Out of these difficult few years of negative, comes a resounding positive.
It is the Balkan Ethno Orchestra which is coming to Adelaide as a highlight of WOMADelaide 2022.
This 10-plus ensemble of authentic Balkan musical exponents is, indirectly, the very beautiful product of Australia’s immigration history.
It is made up not only of musicians born within the Balkan countries but of musicians born of parents who had immigrated from the Balkans to Australia. And, these Balkan-Australians represent all walks of life - from a speech pathologist and a nurse to a project manager and a carpenter.
They also represent all sorts of musical backgrounds, from rock to jazz. They play all manner of instruments. Some sing in choirs. Some of them are old friends from childhood. Some are married couples. Together, they form a tight-knit and specialist musical community - and the essence of the spirit of WOMADelaide.
Anja Curcic is a singer with the group and speaks for them about their formation and their imminent visit.
Anja is Australian-born, daughter of a Serbian mother and Bosnian father.
“I’ve been singing since I was a wee little bub,” she laughs.
She really found her heart in Balkan music when she was doing some online research “discovering my family roots”. In so doing, she discovered their music and has been delving into it ever since.
The other members of the Balkan Ethno Orchestra represent all strands of the Balkan countries - Serbia, Bosnia, Bulgaria, Macedonia and, together, they are bringing ancient traditional music forwards so that, without losing its integrity, it opens up for a new world and new generations.
Since forming in 2019 and throughout the ensuing pandemic years, the orchestra has maintained a discipline of regular rehearsal.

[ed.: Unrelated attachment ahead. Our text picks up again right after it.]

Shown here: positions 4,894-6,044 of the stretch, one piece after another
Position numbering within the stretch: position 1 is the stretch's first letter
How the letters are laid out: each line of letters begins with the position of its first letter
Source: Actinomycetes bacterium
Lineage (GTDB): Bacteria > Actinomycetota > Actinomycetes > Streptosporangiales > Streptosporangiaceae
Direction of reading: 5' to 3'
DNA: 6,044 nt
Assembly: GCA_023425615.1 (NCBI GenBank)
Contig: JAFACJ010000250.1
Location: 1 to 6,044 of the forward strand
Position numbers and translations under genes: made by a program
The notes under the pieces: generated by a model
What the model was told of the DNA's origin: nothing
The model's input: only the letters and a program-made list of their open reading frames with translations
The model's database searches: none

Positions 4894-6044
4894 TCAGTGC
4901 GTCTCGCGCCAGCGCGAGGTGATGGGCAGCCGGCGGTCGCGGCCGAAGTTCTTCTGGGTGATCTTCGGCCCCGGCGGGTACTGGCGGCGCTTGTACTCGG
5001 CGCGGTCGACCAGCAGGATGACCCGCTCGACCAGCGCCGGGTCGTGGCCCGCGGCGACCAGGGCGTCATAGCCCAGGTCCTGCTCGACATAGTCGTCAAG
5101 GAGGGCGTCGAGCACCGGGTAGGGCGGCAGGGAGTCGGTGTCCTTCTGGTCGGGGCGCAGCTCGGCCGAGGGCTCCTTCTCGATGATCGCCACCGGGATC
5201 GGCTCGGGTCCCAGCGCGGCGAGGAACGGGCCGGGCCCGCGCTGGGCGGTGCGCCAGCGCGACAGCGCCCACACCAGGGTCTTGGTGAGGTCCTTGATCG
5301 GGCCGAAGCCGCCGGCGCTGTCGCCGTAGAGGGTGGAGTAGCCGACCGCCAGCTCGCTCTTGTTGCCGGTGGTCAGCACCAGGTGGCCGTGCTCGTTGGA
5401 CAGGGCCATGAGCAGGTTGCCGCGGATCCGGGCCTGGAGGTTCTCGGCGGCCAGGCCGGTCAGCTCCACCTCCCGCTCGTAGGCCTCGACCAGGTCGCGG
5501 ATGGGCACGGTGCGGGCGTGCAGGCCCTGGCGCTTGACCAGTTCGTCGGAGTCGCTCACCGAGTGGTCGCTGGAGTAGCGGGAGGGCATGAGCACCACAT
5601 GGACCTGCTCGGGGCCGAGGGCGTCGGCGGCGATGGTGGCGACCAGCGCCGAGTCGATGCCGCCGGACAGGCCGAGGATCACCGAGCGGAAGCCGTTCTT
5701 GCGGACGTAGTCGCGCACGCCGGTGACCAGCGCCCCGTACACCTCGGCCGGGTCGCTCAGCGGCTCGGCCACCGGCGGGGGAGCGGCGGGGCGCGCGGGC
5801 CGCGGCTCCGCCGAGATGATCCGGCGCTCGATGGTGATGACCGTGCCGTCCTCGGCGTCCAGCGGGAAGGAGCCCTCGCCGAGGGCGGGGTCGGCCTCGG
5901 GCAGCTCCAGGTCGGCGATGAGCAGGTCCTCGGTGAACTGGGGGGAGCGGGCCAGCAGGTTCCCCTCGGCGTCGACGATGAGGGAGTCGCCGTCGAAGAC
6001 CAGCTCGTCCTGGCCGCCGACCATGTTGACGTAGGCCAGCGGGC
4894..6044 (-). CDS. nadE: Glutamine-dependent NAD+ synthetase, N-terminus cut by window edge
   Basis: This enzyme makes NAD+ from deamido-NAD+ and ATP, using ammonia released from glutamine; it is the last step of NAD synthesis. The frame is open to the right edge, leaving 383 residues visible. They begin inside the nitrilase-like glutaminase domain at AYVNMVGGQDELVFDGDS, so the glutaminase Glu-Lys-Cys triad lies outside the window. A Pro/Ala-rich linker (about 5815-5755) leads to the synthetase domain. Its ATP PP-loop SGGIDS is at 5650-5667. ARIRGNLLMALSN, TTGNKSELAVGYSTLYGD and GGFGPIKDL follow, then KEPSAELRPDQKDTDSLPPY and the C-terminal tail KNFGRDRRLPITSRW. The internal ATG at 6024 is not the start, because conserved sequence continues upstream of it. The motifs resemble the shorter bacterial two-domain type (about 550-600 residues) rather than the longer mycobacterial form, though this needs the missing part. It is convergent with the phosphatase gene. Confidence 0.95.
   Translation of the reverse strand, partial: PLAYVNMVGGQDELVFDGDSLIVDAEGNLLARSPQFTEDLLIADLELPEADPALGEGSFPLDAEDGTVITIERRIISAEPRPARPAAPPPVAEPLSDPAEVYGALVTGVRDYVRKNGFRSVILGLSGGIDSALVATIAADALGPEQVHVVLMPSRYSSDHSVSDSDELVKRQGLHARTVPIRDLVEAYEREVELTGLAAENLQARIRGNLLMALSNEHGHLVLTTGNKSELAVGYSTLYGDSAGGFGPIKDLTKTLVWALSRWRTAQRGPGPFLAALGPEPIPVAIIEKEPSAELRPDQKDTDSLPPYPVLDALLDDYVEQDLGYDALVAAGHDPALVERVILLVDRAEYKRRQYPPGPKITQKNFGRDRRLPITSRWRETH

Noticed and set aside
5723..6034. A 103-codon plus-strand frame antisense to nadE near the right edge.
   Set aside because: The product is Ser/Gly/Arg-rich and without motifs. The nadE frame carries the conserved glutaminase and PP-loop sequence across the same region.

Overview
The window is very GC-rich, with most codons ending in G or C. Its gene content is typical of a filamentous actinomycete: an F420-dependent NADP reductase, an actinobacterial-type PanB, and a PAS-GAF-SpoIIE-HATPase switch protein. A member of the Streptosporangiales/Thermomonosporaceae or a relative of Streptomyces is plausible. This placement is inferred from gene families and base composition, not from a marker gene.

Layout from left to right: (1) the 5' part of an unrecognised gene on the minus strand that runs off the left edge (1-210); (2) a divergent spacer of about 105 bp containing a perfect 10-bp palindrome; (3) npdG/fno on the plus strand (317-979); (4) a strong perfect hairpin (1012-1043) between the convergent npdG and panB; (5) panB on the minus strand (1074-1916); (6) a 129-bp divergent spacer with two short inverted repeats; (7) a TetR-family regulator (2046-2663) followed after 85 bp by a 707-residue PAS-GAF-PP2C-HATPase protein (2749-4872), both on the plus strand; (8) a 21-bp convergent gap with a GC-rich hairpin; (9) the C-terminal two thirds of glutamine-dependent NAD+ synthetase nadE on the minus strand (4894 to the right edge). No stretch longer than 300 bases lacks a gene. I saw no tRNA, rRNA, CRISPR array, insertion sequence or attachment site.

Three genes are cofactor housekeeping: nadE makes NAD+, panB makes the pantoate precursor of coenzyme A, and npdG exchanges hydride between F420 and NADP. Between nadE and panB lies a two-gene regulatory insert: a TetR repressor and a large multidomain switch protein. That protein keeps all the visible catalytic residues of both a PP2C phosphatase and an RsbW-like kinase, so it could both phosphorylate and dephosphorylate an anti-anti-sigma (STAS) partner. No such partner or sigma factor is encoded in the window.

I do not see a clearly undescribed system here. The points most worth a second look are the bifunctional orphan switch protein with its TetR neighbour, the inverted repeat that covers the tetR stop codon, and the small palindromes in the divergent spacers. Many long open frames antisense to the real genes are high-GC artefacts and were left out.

“We usually hire a rehearsal space,” says Anja. “We have tried meeting at someone’s home but what with food and drink, when we get together like that, it can turn into a party.”
“But we do have a social life together. We are all friends, some from childhood. So we do socialise together. It adds to the chemistry of the music.”
The music is a serious business and, says Anja, the BEO musicians are working ferociously to be ready for WOMADelaide.
It is their first WOMAD experience but they have had some impressive exposure at Australian multicultural events including back-to-back performances over three days at the National Multicultural Festival in Canberra, the Serbian Festival Sydney, and also performing with world music legend, Amira Medunjanin on her tour down under.
“But WOMAD is big deal,” declares Anja.
“We are very excited. I don’t think it has really hit us yet.”
The BEO has a vision. It is the preservation of old Balkan songs.
“So they are not forgotten,” says Anja.
She explains that their vulnerability lies in the fact that traditional ethnic music has been passed on from generation to generation orally.
At the same time that the BEO preserves the songs, they also may make them their own,
“We can add contemporary genres and instruments to introduce this ancient music to a broader audience of all ages,” says Anja.
“We have in our group musicians of disco, country and rock and heavy metal backgrounds.”
Thus blending in to the timeless spirit of Balkan tradition music, some of it melancholy, much of it foot-tappingly ebullient, the orchestra has quickly gained traction on the Australian musical landscape and last year it released its first EP.
“It is called Zora which means ‘the dawn’ - and isn’t that apt for us,” declares Anja.
One can have a taste of their wonderful sounds here: YouTube
When: 12, 13, and 14 Mar
Where: Botanic Park